Ballet is a fantastic starting point. Not every child will or will want to become a professional ballet dancer, however ballet conditions the body like nothing else and provides a strong base for EVERY other style! (Who wouldn’t want to be able to bang out quadruple pirouettes in the middle of their street dance performance?!) If your child enjoys contemporary dance, is looking to study dance at college or university/dance college, or is determined to become a company dancer or a commercial dancer – having a Ballet background will definitely help them. Other styles to look into besides Ballet and Contemporary dance are Tap and Jazz. These styles will also help develop various aspects of your young dancer.


Street Dance classes are essential for those who are thinking about becoming commercial dancers. Street dance is relevant, current, and always will be. There will always be a demand for it. Street dance style specific classes (Hip Hop, Breaking, Locking, Popping, House, Waacking, Krump, etc) like those we teach here at Elevate Arts, will develop your child’s Street dance foundations/technique in a variety of street styles, helping them to become versatile dance artists. If your child has strong foundations, no matter how Street dance evolves (It’s always evolving – it won’t be Tik Tock forever!) they will be able to understand the evolution, adapt and keep up with the trends because they will have a strong base in these styles. If your child dreams of teaching street dance, having a strong foundation and an understanding of the culture, history and moves is essential! Standard Street dance classes, or commercial dance classes, where the focus isn’t on technique but instead on learning a dance routine each class won’t help develop your child’s technical skills but will help them focus on picking up choreography and work on their performance.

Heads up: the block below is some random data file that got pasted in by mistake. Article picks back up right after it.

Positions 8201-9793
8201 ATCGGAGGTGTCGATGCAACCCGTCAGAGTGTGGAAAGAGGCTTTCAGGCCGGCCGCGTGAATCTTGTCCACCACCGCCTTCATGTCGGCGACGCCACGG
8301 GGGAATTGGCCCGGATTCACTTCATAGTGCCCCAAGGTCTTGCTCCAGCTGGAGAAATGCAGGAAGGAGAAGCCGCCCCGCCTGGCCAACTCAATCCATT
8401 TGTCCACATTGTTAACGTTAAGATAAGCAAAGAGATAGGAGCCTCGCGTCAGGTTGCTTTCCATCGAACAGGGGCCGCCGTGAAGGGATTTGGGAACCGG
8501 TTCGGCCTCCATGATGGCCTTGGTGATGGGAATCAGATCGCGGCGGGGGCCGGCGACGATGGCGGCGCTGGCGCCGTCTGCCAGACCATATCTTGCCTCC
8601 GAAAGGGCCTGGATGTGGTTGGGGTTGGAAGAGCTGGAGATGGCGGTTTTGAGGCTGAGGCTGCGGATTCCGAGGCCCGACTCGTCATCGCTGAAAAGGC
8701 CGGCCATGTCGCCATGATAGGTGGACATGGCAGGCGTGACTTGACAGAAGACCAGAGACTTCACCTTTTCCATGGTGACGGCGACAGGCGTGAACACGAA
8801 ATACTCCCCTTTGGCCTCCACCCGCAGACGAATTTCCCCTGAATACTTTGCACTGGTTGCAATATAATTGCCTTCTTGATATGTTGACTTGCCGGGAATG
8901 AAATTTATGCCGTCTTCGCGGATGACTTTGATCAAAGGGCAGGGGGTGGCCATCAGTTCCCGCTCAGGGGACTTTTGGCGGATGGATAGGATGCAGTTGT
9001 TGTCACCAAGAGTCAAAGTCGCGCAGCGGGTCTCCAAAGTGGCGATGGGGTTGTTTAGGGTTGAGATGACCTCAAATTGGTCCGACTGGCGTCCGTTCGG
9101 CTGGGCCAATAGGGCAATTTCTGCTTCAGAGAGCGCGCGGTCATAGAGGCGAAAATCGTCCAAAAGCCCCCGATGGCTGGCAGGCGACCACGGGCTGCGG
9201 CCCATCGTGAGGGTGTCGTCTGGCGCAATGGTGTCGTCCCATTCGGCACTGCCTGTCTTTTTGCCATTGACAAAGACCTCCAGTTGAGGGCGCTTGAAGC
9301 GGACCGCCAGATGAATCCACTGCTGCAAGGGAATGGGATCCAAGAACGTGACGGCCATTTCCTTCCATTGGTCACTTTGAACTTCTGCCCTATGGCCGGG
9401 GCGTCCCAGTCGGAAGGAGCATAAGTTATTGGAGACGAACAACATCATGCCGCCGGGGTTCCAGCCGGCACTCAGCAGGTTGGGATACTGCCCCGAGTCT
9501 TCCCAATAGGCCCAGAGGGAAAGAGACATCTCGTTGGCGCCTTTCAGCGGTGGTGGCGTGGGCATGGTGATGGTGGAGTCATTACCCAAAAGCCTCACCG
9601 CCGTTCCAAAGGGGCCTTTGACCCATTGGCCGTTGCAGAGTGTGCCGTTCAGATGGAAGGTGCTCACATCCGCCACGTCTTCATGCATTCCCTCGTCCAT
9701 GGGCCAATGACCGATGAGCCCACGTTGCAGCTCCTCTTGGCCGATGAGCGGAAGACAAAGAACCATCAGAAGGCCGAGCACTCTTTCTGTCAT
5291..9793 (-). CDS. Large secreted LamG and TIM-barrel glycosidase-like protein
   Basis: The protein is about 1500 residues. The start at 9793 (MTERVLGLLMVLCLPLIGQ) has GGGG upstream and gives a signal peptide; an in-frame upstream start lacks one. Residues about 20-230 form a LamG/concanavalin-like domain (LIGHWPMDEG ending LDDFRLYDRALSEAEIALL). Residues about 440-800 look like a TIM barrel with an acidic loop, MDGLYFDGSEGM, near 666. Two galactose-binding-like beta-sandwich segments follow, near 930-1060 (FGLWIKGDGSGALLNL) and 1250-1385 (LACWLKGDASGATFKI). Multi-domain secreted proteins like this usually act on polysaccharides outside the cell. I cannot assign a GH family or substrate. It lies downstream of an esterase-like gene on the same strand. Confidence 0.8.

If your child dreams of working in theatre, it might be a good idea to sign them up for some drama and singing classes too!


  • Set a good example and be a role model for your child

Being a dancer is so much more than talent and ability! “Hard work beats talent when talent doesn’t work hard” Children learn from their number one role model which is most often than not their parent/s. There are skills you can teach your child by simply displaying them yourself. Things like having good timekeeping and attendance, keeping up your fitness, having good nutrition, being prepared, hitting deadlines, communicating well, being polite and respectful, remaining positive and supportive, not bad-mouthing others, good listening skills, patience and getting along well with others to name a few. How your young dancer (and you) conduct yourselves at classes, competitions, castings, auditions, on jobs, etc can determine whether they make it or not in this industry, regardless of how talented they are. People like working with nice, organised people, end of!


  • Start building an online presence for your child

In this day and age, it is increasingly important to have an online presence. With social media blowing up and various platforms available (Facebook, Instagram, Youtube, Tik Tok and more) ANYONE can now perform to an audience and put themselves out there. Casting agencies, producers, scouts, choreographers and companies of course use social media too and are always on the lookout for talent. It doesn’t make sense to hide away, you never know, your child might get scouted! Building up a following from a young age allows your child to network and get themselves known. It can also act as a portfolio to look back on and celebrate your child’s progress and achievements throughout their journey. Of course any social media accounts should be managed by you until your child reaches the required age, even then you should still monitor them for safeguarding reasons. Have a read of our blog Social Media for Young Dancers – Elevate Arts UK for more information.